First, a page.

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How would you improvise off this basic bass line?

Discussion in 'General Instruction [BG]' started by Exploding Boy, Nov 9, 2003.


  1. Exploding Boy

    Exploding Boy

    Oct 30, 2003
    Code:
    G----------------------------------
    D----------------------------------
    A-77777777-------------------------
    E---------777777779999999955555555-
    I'm just starting to learn how to improvise off of some basic chords my guitar player in my band plays, but I want to advance myself even more.
     
  2. Exploding Boy

    Exploding Boy

    Oct 30, 2003
    just an example of something I did.

    My guitar player would play this:

    Code:
    E------------------
    B------------------
    G----------6--7--6-
    D-77777----6--7--6-
    A-77777----4--5--4-
    E-55555------------
    and I'll play:

    Code:
    G------------------
    D------------------
    A----------4-45-74-
    E-55555-----7------
    I think the spacing my be a little off there, but I'm sure you get the idea. It may not seem like much of an improvisation, but it's better than what I used to do in my last band. The way I came up with this line is that I basically listened to the guitar, and in my head I basically played out what I thought would sound like a good bass line over top of that. Then I just found the notes and applied it. I don't know if what I did was some actually progression technique or something, but I'd like to learn more on how to do it.
     
  3. lowerclef

    lowerclef

    Nov 10, 2003
    Exploding Boy,

    You may not want to hear this, but you should really ditch the tablature. Tab is okay for learning someone else's million-mile-an-hour two-handed tapping solo extravaganza, but it's useless for learning to function in a band. Learn some music theory.

    The real key is to learn how to HEAR music. Ideally, you want to be able to listen to anything your guitarist plays (or vocalist sings) and play something cool that fits. It won't necessarily be the same notes and rhythms as his (then again, it might be - it depends). But it should be memorable, simple, catchy, and most of all, it should groove. The best way to do this is to be able to hear a good idea in your head and have it translate to your fingers. Having some good theory and ear training under your belt will make this process so much easier. And make sure you can sing it - an old mentor of mine once told me never to play what you can't sing, and that advice will never fail you as a bassist. Ever.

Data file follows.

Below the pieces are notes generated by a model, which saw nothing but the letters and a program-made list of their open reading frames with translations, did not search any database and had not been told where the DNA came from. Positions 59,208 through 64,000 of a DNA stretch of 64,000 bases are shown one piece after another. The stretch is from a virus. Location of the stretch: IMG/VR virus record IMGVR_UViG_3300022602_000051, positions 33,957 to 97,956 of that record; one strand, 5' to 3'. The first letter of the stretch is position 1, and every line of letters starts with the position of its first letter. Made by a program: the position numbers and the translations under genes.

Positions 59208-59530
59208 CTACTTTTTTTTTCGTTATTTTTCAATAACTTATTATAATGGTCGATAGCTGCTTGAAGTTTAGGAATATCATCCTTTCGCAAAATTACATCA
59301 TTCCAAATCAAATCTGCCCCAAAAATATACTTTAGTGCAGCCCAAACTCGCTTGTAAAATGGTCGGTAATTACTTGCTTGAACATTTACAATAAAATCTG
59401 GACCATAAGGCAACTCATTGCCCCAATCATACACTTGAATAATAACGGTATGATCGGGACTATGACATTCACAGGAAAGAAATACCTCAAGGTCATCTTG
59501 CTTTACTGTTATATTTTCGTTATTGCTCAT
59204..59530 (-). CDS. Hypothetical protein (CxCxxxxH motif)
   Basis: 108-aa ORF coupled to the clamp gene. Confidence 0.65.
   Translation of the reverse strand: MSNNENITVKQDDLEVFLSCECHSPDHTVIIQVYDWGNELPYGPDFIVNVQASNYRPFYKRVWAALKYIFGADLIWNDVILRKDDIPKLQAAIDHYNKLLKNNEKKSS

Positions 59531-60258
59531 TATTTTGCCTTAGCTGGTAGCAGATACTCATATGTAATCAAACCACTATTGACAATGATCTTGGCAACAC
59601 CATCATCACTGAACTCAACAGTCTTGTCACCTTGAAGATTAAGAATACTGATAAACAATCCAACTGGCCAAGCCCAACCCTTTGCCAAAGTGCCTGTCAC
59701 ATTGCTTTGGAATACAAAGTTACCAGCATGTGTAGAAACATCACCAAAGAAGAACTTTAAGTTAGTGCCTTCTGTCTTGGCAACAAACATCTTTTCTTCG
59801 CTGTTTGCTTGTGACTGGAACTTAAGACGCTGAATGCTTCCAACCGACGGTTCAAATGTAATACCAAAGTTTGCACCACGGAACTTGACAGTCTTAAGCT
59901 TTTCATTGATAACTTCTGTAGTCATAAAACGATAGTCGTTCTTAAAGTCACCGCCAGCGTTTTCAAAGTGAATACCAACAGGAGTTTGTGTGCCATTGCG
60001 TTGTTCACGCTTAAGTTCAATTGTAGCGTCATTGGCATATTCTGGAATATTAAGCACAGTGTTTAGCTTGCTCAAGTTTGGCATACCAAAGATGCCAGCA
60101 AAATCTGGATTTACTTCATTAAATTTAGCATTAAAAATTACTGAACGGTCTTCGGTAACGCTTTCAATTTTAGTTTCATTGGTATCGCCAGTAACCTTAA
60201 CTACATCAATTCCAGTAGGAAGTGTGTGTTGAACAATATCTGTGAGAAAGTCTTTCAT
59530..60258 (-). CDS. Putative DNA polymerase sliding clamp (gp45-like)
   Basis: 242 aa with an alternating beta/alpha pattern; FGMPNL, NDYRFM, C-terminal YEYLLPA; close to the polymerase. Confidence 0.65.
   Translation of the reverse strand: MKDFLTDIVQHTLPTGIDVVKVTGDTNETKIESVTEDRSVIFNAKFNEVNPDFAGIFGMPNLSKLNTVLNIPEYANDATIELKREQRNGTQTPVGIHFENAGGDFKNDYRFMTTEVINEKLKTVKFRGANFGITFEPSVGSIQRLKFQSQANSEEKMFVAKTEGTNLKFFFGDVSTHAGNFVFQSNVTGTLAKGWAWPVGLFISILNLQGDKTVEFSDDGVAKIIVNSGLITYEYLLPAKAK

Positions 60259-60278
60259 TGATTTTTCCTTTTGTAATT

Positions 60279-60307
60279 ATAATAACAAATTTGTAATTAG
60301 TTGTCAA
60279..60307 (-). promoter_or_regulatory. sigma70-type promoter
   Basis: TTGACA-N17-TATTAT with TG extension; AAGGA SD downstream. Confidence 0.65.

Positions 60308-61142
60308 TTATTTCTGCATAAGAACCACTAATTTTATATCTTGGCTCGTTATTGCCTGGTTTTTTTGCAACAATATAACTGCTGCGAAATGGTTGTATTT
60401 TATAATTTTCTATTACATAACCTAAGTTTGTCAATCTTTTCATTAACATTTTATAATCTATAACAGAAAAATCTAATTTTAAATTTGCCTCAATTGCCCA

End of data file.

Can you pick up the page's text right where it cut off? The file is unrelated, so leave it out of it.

I highly recommend Carol Kaye's books, which you can get at carolkaye.com. Her stuff is dirt cheap, but it's more of a musical education than you'll ever get from a mile-high stack of tab, and better than most of the books you can get at Guitar Center or Sam Ash. There's lots of great stuff there that you can apply to any style.

    As for your line, it looks like a heavy guitar riff (again, hard to tell without hearing it, but it looks that way from the tab), and doubling the guitar here should work just fine. For variety, you may want to try putting a little movement in the first part of the line, such as:

    (E)55(A)7(E)5(D)7
    or
    (A)220(E)2(A)2

    Tried to do it tab-style, but it wouldn't line up correctly. Sorry. Just read it straight across.

    The second part of your lick sounds pretty cool, if I'm reading it right. To break up the monotony, it's a good idea to not always play the lick exactly the same every time. Keep the same basic idea, but maybe have a slight embellishment every 2nd or 4th time, something like that. Let your ear be the judge. As long as you're holding down the bottom and not clashing with the singer or the rest of the band, you'll be fine. Anyway, hope that helps.
     
  4. Slot

    Slot

    Oct 17, 2003
    Sydney - The Shire
    In your 1st post, the Chord Progression is

    Emaj---|Bmaj---|C#min---|Amaj----

    You could also call it : I, V, VI, IV progression.

    You could basically just play an Emaj scale over the whole thing

    which is: E F# G# A B C# D# E

    hmmm...i've never written tab before, but i suppose it would look something like this

    G------------6-8-9--
    D------6-7-9--------
    A--7-9-------------
    E----------------


    You could get away with just playing litte licks based off that scale, but i would recommend that you tried to play pentatonic scales based off of each chord..

    So for the 1st chord, Emaj, you could play Emajor pentatonic scale

    G---------6-9-
    D-----6-9-----
    A-7-9---------
    E-----------

    For the 2nd chord, Bmaj, you could play Bmajor pentatonic scale

    G-------------
    D---------6-9-
    A-----6-9-----
    E-7-9---------

    For the 3rd chord, C#min, you could play C#minor pentatonic scale

    G---------4-6-
    D-----4-6-----
    A-4-7---------
    E-----------

    For the 4th chord, Amaj, you could play Amajor pentatonic scale

    G-------------
    D---------4-7-
    A-----4-7-----
    E-5-7---------

    ______

    All the pentatonic scales are the same finger shape, except for the minor one, which is slightly different.

    Both of the approaches are pretty simple and poorly explained, but hopefully that should get you jamming man.

    good luck